It is, however, also an excellent source of ascorbic acid, which aides the absorption of iron (Hallberg & Rossander 1984); vitamin C, an antioxidant and immune booster; folic acid, preventing anemia and promoting healthy cell growth; and choline, with anti-inflammatory activity. The high indole-3-carbinol and sulforaphane content of cauliflower are also cell division regulators, and implicated in the prevention of certain cancers (Ambrosone et al 2004). Cell division, also being part of epithelial turnover in the intestines, is important to moderate in autoimmune diseases such as Crohn's/Coeliac, etc. Perhaps most importantly, indole-3-carbinol has been shown to inhibit NF-kB (a cohort of TNF-alpha) as well as its gene expression, an anti-inflammatory property (Yoon & Baek 2005).
In honor of this benign, SCD-approved vegetable, I conducted a food experiment today. After trekking (more appropriately, shuffling on H.B.'s arm) to the grocery store to buy a food processor -- which I cannot affectionately dub Ninja on account of that being its actual name -- I made cauliflower soup.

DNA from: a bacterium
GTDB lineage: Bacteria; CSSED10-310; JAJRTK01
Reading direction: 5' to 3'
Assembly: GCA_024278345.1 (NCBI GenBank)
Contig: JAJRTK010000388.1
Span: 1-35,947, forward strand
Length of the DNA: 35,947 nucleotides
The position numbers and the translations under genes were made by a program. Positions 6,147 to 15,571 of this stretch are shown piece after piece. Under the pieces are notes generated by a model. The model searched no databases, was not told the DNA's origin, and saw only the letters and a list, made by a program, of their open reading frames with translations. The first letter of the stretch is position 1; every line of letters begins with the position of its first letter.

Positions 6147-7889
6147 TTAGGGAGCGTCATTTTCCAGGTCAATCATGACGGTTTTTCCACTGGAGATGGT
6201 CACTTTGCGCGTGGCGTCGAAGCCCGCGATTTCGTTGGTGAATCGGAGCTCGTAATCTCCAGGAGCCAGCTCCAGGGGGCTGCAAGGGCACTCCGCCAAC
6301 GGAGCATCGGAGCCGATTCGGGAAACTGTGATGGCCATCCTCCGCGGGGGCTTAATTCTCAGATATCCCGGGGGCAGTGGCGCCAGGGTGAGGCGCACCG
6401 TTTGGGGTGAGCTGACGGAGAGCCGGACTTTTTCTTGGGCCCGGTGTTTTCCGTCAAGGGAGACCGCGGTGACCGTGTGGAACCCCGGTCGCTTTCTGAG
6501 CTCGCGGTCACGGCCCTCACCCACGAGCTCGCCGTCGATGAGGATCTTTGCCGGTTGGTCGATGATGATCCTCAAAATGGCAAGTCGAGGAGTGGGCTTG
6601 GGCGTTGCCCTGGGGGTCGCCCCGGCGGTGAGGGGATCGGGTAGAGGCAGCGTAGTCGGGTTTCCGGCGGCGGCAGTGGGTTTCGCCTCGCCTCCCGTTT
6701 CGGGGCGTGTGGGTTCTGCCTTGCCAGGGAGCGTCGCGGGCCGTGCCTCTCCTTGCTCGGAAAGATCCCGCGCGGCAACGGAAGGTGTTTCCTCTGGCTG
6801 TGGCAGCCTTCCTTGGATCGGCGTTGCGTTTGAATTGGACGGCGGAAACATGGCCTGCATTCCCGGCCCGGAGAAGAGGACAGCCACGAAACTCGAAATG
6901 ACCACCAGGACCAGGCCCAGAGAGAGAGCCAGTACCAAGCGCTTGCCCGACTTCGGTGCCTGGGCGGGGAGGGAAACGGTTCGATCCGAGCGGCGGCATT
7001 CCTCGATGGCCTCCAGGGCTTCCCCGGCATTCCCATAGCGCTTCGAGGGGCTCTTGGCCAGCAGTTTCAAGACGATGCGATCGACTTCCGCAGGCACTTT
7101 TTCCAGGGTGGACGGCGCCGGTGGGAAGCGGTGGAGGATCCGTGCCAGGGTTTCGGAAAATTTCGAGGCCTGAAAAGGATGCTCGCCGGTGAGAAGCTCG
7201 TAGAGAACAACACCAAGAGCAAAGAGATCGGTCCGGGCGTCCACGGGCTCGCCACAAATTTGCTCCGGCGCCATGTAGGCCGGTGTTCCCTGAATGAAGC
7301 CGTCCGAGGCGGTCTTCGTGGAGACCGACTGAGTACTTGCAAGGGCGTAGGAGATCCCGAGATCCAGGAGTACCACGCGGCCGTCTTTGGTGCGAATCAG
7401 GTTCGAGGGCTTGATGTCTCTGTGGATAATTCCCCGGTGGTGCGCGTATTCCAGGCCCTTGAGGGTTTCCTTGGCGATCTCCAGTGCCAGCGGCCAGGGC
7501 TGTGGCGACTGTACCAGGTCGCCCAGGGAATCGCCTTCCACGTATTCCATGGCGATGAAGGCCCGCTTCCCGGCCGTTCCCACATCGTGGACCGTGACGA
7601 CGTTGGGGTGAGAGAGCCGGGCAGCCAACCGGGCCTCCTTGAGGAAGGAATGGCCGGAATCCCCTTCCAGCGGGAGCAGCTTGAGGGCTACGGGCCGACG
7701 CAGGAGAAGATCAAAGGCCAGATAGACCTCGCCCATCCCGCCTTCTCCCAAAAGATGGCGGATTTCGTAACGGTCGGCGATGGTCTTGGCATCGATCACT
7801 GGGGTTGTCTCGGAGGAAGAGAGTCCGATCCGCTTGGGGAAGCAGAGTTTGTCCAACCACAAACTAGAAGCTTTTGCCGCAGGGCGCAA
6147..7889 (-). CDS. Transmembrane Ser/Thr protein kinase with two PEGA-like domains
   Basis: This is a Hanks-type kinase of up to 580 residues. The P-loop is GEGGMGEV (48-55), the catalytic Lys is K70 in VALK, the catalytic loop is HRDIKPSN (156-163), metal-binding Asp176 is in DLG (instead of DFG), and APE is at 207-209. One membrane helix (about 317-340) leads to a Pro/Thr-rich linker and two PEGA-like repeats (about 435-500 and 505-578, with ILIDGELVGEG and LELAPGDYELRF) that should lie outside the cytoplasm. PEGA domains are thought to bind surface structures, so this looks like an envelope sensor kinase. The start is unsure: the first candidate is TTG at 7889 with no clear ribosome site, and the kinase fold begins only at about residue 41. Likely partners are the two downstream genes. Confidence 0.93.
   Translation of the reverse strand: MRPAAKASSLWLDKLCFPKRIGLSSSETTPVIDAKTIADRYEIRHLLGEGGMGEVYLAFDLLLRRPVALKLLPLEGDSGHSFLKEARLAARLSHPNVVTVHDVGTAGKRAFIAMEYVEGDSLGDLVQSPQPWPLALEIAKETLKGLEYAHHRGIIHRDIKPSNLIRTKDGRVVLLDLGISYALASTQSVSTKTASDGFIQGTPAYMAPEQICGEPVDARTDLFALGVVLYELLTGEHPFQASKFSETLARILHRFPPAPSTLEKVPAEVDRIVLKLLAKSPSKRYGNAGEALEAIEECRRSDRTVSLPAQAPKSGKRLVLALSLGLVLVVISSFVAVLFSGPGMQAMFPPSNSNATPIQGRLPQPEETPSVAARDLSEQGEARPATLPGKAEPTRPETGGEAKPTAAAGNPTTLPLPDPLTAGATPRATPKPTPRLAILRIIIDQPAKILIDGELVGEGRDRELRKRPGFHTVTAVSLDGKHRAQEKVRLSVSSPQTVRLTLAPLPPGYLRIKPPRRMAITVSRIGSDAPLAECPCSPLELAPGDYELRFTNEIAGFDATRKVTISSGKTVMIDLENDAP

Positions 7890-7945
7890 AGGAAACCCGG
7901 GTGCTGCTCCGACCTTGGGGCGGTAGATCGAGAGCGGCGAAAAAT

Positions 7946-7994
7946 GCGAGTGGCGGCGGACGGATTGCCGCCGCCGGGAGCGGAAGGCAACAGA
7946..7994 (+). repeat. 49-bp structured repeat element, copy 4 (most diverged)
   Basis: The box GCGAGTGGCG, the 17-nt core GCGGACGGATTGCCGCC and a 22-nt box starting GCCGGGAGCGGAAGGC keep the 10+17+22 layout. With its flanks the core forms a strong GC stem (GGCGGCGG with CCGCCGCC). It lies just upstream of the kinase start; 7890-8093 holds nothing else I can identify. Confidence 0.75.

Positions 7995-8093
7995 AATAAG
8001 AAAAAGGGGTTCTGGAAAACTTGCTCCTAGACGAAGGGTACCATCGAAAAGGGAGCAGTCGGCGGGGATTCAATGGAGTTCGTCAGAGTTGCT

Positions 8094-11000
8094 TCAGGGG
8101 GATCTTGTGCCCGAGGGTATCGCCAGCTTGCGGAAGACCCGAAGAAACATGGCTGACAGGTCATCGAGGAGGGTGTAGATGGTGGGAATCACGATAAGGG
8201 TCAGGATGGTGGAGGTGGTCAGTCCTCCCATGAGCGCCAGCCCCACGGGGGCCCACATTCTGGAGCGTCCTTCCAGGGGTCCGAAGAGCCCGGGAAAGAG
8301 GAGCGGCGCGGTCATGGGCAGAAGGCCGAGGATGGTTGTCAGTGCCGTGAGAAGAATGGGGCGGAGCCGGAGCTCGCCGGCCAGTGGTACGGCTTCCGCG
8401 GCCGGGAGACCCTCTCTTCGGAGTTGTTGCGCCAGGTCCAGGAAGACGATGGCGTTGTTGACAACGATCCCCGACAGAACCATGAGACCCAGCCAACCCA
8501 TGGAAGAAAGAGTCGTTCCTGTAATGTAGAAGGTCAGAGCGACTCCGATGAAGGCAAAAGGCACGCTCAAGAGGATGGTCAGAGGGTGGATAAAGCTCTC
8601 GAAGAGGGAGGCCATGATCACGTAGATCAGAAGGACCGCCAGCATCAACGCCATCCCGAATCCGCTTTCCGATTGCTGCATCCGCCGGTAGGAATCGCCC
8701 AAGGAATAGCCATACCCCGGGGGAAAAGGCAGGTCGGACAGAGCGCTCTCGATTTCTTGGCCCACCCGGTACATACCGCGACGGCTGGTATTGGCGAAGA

Yesterday's post being such a profound downer, I felt it opportune to renew my own vigor by diving into the potential benefit of pureed vegetables. The beatific solution to maximizing veggie goodness while minimizing the incidence of internecine Throughput: make it mush. Yes? We'll have results in two days.
Steamed cauliflower pureed with sun dried tomatoes (less acidic than oranges, pears or olives, by the way, at pH ~4.6) and green onion, then boiled in low-sodium chicken broth with some basil and garlic (this is me asking for trouble).
'twas really, really good.